St. Petersburg, 25 September 1996 (RFE/RL) -- In a rare unanimous vote, St. Petersburg's Legislative Assembly adopted legislation this week creating a local road fund.
The bill means that the equivalent of $180 million a year that would have been sent to the federal government, and in the past has languished there, may remain in a special fund in the city for the purpose of road building and repair.
Of Russia's 89 regions and republics, only Moscow and St. Petersburg, due to their status as federal cities, have been denied the privilege of a local road fund. The Russian Constitutional Court ruled this spring that the two cities are as entitled as other jurisdictions to withhold tax revenues from the federal government for road building provided they pass the appropriate legislation.
One of the city's problems in municipal construction projects has been a dearth of federal funding. St. Petersburg sends 45 percent of its local tax revenues to the federal budget. One of the highest levies in the Russian Federation. Much of this money is returned to the city to finance projects that fall under federal jurisdiction such as the Metro and cultural monuments, and, until the new legislation takes effect, road building.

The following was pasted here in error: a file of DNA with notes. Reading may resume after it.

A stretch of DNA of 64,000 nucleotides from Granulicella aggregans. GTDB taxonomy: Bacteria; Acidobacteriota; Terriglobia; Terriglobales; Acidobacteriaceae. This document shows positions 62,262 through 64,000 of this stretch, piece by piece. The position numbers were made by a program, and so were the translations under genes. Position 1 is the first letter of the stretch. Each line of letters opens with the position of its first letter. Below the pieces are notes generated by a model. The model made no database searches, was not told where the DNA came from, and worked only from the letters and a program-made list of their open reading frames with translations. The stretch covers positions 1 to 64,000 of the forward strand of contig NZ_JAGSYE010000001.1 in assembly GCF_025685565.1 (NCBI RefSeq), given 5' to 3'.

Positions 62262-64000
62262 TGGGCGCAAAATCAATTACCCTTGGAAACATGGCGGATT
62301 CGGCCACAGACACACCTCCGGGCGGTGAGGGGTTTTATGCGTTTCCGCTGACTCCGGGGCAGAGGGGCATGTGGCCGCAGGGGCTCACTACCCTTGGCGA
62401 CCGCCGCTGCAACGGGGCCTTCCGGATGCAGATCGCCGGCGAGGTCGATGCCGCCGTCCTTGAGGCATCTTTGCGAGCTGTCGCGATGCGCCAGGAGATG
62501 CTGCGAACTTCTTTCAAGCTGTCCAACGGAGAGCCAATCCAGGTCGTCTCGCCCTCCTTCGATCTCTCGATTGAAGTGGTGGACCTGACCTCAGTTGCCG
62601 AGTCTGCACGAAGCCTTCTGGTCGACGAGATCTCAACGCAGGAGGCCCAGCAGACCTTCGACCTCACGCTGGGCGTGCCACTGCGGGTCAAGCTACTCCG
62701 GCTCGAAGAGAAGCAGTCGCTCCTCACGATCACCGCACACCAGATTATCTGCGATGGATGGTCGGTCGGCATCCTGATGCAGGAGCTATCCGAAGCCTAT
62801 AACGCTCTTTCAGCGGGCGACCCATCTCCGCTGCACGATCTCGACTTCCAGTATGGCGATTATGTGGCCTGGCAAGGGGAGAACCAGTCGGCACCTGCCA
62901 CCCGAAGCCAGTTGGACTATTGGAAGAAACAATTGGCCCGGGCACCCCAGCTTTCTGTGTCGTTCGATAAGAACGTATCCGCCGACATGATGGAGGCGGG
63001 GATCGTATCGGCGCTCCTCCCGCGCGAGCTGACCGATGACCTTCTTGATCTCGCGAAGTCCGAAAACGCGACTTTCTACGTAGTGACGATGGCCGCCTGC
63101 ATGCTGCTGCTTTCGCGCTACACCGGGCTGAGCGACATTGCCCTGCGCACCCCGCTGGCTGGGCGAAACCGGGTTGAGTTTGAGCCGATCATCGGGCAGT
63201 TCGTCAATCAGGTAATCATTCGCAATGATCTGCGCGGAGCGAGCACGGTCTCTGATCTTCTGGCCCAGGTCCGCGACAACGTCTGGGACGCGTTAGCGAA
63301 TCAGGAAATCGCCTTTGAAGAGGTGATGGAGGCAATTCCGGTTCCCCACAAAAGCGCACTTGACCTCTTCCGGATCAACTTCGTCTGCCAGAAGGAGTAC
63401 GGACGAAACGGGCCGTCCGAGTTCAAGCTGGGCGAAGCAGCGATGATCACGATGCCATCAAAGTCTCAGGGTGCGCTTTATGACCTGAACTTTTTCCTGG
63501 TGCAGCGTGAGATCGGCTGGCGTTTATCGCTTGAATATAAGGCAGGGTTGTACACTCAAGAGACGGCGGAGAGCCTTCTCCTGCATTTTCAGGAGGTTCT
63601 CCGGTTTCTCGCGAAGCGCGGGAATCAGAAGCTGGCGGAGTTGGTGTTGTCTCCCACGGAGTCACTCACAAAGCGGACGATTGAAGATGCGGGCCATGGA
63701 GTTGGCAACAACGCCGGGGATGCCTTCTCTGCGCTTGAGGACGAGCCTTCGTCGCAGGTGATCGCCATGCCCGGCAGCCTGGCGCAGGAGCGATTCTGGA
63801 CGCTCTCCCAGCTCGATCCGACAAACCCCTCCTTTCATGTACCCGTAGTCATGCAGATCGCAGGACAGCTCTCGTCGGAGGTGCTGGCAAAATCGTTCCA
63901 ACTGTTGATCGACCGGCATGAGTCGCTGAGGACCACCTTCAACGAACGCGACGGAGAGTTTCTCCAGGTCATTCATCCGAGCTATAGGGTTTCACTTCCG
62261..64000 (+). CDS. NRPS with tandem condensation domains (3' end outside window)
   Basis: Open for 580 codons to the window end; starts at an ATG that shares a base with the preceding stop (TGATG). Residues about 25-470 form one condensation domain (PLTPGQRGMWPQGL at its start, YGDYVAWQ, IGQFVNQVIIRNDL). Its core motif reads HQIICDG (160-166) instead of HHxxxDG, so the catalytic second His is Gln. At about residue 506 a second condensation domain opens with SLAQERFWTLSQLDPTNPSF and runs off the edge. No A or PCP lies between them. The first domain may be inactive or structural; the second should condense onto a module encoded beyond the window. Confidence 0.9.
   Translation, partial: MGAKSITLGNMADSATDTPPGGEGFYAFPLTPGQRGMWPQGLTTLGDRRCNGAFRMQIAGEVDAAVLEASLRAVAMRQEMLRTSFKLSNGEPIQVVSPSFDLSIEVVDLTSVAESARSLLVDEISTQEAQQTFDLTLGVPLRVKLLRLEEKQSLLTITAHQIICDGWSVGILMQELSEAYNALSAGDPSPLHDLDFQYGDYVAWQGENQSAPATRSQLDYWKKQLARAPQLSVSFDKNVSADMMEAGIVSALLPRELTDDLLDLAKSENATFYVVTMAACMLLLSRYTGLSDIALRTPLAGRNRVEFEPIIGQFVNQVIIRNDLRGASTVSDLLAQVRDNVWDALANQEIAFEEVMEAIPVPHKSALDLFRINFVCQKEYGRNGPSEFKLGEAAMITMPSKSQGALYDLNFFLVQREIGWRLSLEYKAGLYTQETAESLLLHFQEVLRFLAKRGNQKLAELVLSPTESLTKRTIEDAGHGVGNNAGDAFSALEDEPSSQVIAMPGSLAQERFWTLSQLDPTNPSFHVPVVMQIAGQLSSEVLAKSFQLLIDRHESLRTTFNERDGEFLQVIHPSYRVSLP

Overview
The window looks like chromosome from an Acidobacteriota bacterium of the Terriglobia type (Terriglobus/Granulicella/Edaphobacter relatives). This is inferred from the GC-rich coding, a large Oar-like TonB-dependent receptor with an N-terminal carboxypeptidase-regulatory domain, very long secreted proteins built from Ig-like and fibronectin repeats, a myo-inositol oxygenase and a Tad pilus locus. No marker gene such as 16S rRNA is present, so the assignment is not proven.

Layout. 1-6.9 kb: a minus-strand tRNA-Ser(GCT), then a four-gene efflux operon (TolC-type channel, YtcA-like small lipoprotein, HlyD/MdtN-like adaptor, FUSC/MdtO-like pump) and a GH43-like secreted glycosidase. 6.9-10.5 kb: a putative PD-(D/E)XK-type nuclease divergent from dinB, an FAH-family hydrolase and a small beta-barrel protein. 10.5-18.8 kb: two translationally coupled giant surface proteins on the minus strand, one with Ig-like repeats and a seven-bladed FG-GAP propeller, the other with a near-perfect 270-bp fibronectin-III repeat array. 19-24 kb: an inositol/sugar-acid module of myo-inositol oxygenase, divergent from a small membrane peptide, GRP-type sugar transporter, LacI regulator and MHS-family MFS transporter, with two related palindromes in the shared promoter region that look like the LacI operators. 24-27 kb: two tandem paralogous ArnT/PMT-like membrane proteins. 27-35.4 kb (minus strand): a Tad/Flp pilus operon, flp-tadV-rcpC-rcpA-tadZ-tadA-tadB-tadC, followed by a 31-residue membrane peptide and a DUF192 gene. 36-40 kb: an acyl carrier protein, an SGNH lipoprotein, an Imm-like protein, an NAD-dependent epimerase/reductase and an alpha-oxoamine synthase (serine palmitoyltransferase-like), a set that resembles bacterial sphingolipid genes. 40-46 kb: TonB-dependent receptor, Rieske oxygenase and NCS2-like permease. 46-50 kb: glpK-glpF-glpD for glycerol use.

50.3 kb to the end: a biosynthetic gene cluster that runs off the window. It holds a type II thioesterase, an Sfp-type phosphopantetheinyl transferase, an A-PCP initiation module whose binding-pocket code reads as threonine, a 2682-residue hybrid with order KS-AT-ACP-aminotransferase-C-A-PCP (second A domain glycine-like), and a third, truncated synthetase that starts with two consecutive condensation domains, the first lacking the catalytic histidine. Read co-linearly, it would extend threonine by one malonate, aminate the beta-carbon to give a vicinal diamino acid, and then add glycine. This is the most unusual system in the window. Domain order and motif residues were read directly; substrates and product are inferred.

When and how much of this funding returns, is decided by the federal government. The funds, when they do return, are not indexed for inflation, resulting in a de facto interest free loan to Moscow. Former Federation Council Deputy Alexander Belyayev, who eventually declined an offer to head the city's Finance Committee, raised the issue during the recent gubernatorial election campaign.